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August 28, 2018

Cloudera Pivots from Zoo Animals to Data Warehousing

Alex Woodie

As an amalgamation of various open source projects, Hadoop has always been a little wild, which kept followers on the cutting edge, for better and for worse. With today’s launch of Cloudera Data Warehouse, Cloudera is taking a step away from the raucous zoo and toward the more button-down and shrink-wrapped world of data warehousing.

“A common complaint we’ve heard from our customers is they have grown beyond the zoo animals,” says Anupam Singh, GM of analytics at Cloudera. “Customers start with 100 or 200 [nodes] and they want to go to 500, and they want all of these components to work seamlessly.  And we are acknowledging the reality that they are treating us more and more as a data warehouse and less and less as a set of collection of open source projects that they have to keep track of.”

Today’s announcement brings Cloudera’s strategy more closely in line with the data warehousing world. There are three main components of the announcement.

First, the company just introduced something called Cloudera Data Warehouse, which is basically a pre-canned version of the company’s Hadoop distribution configured specifically to excel at data warehousing workloads. Cloudera says it’s a new product that replaces Cloudera Analytic DB, which has been used by more than 800 customers. The company also sells pre-configured SKUs under its Enterprise Data Hub for data science and engineering and operational databases.

Secondly, Cloudera is launching a companion product for the Cloudera Data Warehouse called Workload XM that’s designed to help companies better manage their data warehouse. Short for “experience management,” Workload XM will help with troubleshooting and debugging performance issues, managing applications, and capacity planning, according to Singh. Although the product will sold be an optional product under the Cloudera Data Warehouse umbrella, it will deliver insight into any YARN-compatible workload, including Spark, HBase, MapReduce, and other Hadoop engines.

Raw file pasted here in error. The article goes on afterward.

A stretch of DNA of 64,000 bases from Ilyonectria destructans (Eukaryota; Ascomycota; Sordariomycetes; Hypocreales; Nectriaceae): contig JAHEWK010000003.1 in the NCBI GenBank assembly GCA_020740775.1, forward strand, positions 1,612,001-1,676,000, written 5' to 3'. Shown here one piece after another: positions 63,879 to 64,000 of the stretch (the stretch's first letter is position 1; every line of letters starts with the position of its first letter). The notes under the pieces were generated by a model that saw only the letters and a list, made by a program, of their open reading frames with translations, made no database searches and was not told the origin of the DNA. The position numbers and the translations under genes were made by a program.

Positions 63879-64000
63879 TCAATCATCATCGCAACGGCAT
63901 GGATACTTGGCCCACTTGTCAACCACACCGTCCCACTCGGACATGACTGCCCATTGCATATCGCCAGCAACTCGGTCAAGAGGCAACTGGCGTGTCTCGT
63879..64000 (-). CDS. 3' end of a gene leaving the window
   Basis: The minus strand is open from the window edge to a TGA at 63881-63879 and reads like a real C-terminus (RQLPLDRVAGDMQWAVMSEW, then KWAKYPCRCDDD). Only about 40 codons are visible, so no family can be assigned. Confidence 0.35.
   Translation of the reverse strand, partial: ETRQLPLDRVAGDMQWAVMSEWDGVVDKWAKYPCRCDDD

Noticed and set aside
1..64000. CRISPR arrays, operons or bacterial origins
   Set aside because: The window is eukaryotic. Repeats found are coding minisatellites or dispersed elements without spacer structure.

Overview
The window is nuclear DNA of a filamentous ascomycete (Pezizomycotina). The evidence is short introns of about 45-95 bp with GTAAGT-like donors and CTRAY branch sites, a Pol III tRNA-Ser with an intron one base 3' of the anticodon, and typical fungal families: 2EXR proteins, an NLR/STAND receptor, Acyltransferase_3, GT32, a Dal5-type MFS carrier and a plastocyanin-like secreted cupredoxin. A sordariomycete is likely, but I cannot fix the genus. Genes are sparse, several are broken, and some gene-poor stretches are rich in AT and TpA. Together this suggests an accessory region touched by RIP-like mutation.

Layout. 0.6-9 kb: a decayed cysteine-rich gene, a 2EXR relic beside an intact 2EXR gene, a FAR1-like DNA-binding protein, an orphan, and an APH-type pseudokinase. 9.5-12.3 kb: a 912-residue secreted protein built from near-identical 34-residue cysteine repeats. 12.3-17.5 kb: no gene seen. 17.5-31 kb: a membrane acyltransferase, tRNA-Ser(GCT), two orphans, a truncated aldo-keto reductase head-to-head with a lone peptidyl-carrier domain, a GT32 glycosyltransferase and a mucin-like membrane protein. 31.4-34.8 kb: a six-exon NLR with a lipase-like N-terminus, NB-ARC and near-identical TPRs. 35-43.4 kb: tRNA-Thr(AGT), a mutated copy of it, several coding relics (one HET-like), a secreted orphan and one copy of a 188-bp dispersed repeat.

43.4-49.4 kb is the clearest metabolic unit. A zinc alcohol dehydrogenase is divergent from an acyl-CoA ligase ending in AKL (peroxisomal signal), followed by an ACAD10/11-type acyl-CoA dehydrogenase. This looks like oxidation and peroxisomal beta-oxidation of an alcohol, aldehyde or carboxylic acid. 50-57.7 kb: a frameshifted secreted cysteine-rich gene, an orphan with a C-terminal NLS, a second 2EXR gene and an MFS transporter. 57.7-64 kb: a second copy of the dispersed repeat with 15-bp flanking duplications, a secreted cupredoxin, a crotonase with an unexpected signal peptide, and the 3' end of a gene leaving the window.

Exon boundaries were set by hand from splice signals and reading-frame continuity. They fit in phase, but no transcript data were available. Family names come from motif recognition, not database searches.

Thirdly, the company announced the general availability of Altus Data Warehouse, which is the cloud version of that data warehousing product. The company is providing all the SQL processing goodness delivered by Impala, Kudu and Hive as a managed service on the AWS and Microsoft clouds. Altus Data Warehouse is the new name for the product that was previously called Altus Analytic DB, which has been in beta since Cloudera announced it in the fall of 2017.

While machine learning, search, and streaming analytics are all important workloads for Cloudera, nothing moves the needle for Cloudera like data warehousing. According to Singh, the workload with the biggest number of jobs on Cloudera’s data hub is SQL. “Because data warehousing is such a big part of our business, we want to address that user base first, then we will widen the scope,” he says.

As SQL-based data warehousing workloads have grown, Cloudera has changed its course somewhat over the past year and a half to adapt to needs of its customers. “That’s one big area of investment that’s different than let’s say 18 months ago,” Singh says. “Eighteen months ago, we realized a lot of customer had trouble managing workloads.”